Tuesday, November 28, 2006

Jumped on the Etsy Bandwagon!

I was referred by contemporary artist, Jessica Torrant, to a fabulous new site for all things artsy called Etsy! I will soon be closing up shop with Ebay and moving all large works to my Etsy store. I have already met tons of wonderful people and have had such fun breezing through all the wonderful stores featured there. In the meantime, you will be able to find some of my smaller most recent works here,

at www.meghanhenley.etsy.com. Check it out!

Featured Painting: "Eye Candy", Watercolor and Ink, Meghan Henley, 2006.

Friday, November 24, 2006

Making Original Art Affordable!

Annually, I travel to the quaint town I grew up in, Walhalla, SC, to be a part of the Walhalla Civic Auditorium Showcase of Artists. I am so proud to be a part of this wonderful, charming holiday exhibition. The Showcase features artists and craftspeople from all over the world during the holiday season. The Showcase is to support the Holiday "Tour of Homes" for historic downtown Walhalla. It is such a beautiful, quiet german town with the famous "Steakhouse."
Each year, I try to create small works that are afordable to most everyone so that I can extend an offer of quality, original fine art to anyone with $10 in their pocket. I even go further to make sure they will fit in standard frames and matboards. This way the customer won't take it home and place it on the dining room table and never actually have their original, signed artwork professionally framed and hung. They can just put it in a frame found most anywhere and hang as soon as they get home. Original art is also such a wonderful idea for a holiday gift. Just thought I would share some of the small Sgraffito paintings I have done recently in preperation for the show. The paintings are acrylic on 4x6 Metallic Wallcovering with pencil. For more, please visit:

Sunday, November 19, 2006

"Rockettes", Meghan Henley, 2006.This year's holiday card design is ready! Please contact me if you are interested.

Thursday, November 16, 2006

I do hope I am not boring you people with all this "Sgraffito" talk. Just thought I would share some more...

I am working with Eva Magazine, Knoxville's local Women's magazine, on a piece about my Sgraffito work. Thought I might post how my scratching started.

I had been struggling for a long while with my style; not really knowing which direction I needed to take, when I realized that I was most interested in actually including the viewer in the process of my painting. I just didn't know exactly how to go about this.

In a fit of frustration in my studio one day, I took my palette knife to the canvas and began removing the oil paint from the canvas. Below the paint was my underpainting using oil pastel and pencil. The effect was marvelous. I realized this removal of the paint added much more interest to the overall effect of the painting. I also decided this was how I would be able to involve the viewer in the process of my forming the work. The viewer could actually see the technique; layering, removal and final result in each of my paintings. I even began to transform the images in front of my eyes by removing the paint and surprising myself with a fresh viewpoint that I was previously unaware of. After much research on the internet and books on painting techniques, I realized I was interested in Sgrafftio Painting. The word sgraffito derives from the Italian word "sgraffire" which literally means "to scratch". Although I began using a palette knife, I started to explore different ways to remove the paint. I have used old credit cards, paper clips, forks, pens and pencils.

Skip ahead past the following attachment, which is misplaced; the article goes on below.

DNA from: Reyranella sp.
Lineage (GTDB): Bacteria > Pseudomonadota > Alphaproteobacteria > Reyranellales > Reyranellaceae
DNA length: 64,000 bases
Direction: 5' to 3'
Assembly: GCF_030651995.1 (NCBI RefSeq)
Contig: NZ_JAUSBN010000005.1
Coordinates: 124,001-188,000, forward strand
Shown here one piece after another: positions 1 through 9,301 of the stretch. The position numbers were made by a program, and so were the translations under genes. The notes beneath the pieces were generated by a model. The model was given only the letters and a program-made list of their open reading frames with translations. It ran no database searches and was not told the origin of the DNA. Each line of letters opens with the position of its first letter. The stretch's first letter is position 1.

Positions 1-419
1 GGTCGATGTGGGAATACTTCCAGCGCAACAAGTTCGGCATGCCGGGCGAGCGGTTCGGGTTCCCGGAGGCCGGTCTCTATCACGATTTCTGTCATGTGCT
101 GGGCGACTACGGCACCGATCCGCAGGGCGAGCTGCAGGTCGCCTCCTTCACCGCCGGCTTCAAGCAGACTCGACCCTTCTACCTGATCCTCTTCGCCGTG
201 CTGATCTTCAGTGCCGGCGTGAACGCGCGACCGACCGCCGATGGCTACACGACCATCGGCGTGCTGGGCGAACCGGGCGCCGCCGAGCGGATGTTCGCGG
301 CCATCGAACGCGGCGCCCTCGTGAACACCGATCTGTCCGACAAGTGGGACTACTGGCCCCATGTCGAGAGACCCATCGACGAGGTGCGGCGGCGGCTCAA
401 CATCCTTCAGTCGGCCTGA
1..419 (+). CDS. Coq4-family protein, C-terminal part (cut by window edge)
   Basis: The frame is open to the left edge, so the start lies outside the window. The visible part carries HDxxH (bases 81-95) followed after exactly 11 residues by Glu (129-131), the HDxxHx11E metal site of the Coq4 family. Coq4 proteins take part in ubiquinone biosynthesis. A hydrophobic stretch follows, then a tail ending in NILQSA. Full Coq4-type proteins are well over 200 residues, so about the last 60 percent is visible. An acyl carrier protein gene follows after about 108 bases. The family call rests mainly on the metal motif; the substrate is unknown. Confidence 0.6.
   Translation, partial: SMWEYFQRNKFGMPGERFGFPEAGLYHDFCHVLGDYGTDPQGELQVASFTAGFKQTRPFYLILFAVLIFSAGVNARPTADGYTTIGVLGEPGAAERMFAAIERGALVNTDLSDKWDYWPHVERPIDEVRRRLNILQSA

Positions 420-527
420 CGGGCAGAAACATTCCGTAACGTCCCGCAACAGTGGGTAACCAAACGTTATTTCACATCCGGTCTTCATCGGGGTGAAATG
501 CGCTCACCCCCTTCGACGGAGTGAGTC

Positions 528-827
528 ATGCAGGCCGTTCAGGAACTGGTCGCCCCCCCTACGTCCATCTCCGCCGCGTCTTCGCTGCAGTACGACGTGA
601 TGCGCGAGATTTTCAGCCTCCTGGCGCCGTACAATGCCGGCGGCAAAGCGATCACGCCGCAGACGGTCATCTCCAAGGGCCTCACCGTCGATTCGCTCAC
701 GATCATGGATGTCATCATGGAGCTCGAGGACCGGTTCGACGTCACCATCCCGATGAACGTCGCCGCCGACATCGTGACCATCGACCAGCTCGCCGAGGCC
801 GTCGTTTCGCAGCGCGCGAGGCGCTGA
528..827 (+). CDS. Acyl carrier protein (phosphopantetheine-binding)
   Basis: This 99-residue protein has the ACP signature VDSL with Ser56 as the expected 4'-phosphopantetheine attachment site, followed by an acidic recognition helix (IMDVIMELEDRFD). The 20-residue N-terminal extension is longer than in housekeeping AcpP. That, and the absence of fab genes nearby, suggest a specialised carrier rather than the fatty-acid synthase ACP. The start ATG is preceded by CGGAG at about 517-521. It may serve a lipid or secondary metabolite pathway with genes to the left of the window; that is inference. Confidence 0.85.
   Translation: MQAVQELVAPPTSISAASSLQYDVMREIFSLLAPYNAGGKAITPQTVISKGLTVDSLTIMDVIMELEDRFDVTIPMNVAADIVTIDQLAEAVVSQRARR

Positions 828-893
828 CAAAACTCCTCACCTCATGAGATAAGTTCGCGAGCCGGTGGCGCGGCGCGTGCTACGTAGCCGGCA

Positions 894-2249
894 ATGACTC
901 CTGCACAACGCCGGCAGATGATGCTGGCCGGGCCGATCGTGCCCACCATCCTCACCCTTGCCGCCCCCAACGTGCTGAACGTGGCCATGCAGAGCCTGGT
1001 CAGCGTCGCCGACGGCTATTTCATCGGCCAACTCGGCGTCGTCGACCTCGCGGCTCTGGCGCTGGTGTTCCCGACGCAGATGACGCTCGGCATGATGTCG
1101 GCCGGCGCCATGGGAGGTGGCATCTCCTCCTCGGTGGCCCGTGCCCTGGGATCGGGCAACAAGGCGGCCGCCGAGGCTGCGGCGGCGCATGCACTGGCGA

I now actually use the scratch marks as the linear elements in paintings. I also sometimes scratch away portions to reveal shadowing. My latest focus of sgraffito is what I refer to as "building and painting out." Layers of glaze and paint are built in steps. I usually end up painting out most of the composition in the last stage of work to reveal what I think of as the final piece. I enjoy the freedom of Sgraffito and each time I create a work, I feel more involved with the composition because I work in stages with the glazes. I am glad I am finally able to show the viewer the process in which I am so interested.

Wednesday, November 08, 2006

I am greatly inspired by Austrian painter, Hundertwasser, who was also intriqued with the Austrian Baroque era's voluptuousnous. He broke away from the spirit of the human form and began focusing on the pieces that make up life and shaped and formed compositions from his ideas. Hundertwasser's compositions are compelling, mainly geometric type forms and based on his idea of "vegitative painting" and organic inspiration.


Klimt, of course, may also come to mind as his style can sometimes be seen in both my work and Hundertwasser's. Klimt's mosaic styled geometric collections seem to interest me. I enjoy his use of repitition but feel it is sometimes too much for my own style. I prefer to paint landscaped compositions including the geometric designs.